Wednesday, September 30, 2020

Spear's "Special report: Is Hong Kong’s status as Asia’s financial capital in danger?"

From Spear's Magazine:

The recent unrest in Hong Kong has put its status as Asia’s financial capital in danger. Can it survive this turbulent spell?
It’s a 14-minute journey from Futian station in Shenzhen to West Kowloon station in Hong Kong on one of China’s new high-speed trains. This section of the line, which connects to Beijing 1,500 miles away, was opened in 2018. As a result you can leave the former British colony after breakfast and be in Tiananmen Square in time for dinner.

Of course, this isn’t the only way the centre of Communist Party power has got much closer to the lives of people of Hong Kong of late. The introduction this summer of the National Security Law – permitting the extradition of Hongkongers to China with minimal judicial oversight – has subverted the Sino-British Joint Declaration of 1984 and demonstrated once and for all that Beijing is not interested in playing nicely.

‘It is one of the biggest assaults on a liberal society since the Second World War,’ opined the Economist, under the headline ‘A safe harbour no more’.

Eight minutes’ drive from the Kowloon terminus is another sign of the times: a branch of UBS, the Swiss private wealth giant, which opened in 2016. It’s no coincidence that it’s here, even though UBS already had its main Hong Kong hub in the IFC Tower 2 in Central, across Victoria Harbour.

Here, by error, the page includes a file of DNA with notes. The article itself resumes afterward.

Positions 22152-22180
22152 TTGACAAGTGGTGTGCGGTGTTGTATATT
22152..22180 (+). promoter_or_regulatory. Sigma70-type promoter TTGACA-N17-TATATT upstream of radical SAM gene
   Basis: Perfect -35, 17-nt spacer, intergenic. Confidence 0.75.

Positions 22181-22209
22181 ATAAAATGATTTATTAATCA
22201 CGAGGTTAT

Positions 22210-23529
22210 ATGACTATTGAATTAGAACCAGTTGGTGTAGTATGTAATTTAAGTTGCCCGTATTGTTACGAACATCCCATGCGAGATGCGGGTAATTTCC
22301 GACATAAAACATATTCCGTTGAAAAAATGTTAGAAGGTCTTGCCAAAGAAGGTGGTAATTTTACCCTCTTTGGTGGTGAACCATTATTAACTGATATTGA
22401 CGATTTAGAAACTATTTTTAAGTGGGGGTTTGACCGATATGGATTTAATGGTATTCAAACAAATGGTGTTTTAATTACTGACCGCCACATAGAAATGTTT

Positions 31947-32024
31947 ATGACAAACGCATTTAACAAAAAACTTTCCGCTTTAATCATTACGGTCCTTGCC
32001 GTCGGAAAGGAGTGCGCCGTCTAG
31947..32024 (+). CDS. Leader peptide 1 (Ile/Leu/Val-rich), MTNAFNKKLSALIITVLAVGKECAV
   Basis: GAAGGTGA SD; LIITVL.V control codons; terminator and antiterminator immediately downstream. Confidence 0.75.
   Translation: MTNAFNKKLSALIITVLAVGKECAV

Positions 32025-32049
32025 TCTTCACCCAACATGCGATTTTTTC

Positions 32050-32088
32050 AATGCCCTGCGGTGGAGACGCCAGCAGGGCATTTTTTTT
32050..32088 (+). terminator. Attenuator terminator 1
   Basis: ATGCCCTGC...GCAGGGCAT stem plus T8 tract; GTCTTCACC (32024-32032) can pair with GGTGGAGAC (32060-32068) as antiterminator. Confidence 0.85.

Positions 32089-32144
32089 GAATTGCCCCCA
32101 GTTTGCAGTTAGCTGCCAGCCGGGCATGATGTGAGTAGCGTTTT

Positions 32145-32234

‘They discovered it was too intimidating for Chinese clients to come over to Hong Kong island and go to the IFC on the 52nd floor,’ says one financial services veteran. A senior investment banker, who asks not to be named, speculates that UBS may have been responding to a different impulse on the part of their mainland customers: ‘I wouldn’t be surprised if some of them said, “I don’t want to go that effing high-profile IFC, where the Hong Kong Monetary Authority is – let’s do it more discreetly in Kowloon.”’

Whatever the reason, UBS isn’t alone: Credit Suisse and Morgan Stanley have both relocated to Kowloon from Central. The shift of these institutions all follows the centre of financial gravity in Asia.

According to a family offices presentation from a trio of Hong Kong financial bodies, including that monetary authority, the special administrative region is now part of the Guangdong-Hong Kong-Macao Greater Bay Area, a region with a population of 70 million – more than greater Tokyo, the San Francisco bay area and New York City combined – and home to 17,000 UHNW families.

But that’s a fraction of the 80,000-plus UHNW families in Greater China, according to the presentation. So it makes sense that ‘the biggest teams in private banking in Hong Kong are all ones covering mainland China’. The jurisdiction banks just north of $3 trillion, of which private banking and wealth management account for $1 trillion.

In terms of cross-border assets, it is second only to Switzerland, managing $1.2 trillion to Switzerland’s $2.3 trillion. Singapore, long snapping at Hong Kong’s heels, is third on $1 trillion.
Unsurprisingly, the Hong Kong marketing material highlights in bold sections of Article 112 of the Basic Law: ‘No foreign exchange control policies shall be applied in the Hong Kong Special Administrative Region. The Hong Kong dollar shall be freely convertible… The Government of Hong Kong Special Administrative Region shall safeguard the free flow of capital.’

Yet despite the recent bad news, you don’t have to look far to find those who will stand up for Hong Kong. ‘Warren Buffett says never bet against America,’ says British-educated Patrick Tsang, third-generation principal of a Hong Kong-headquartered family office, Tsangs Group.

‘I would say to everyone, don’t bet against Hong Kong.’ Tsang accepts that the unrest will have caused business to divert to Dubai or Singapore, but he backs the dynamism of the economy and the work ethic of the people....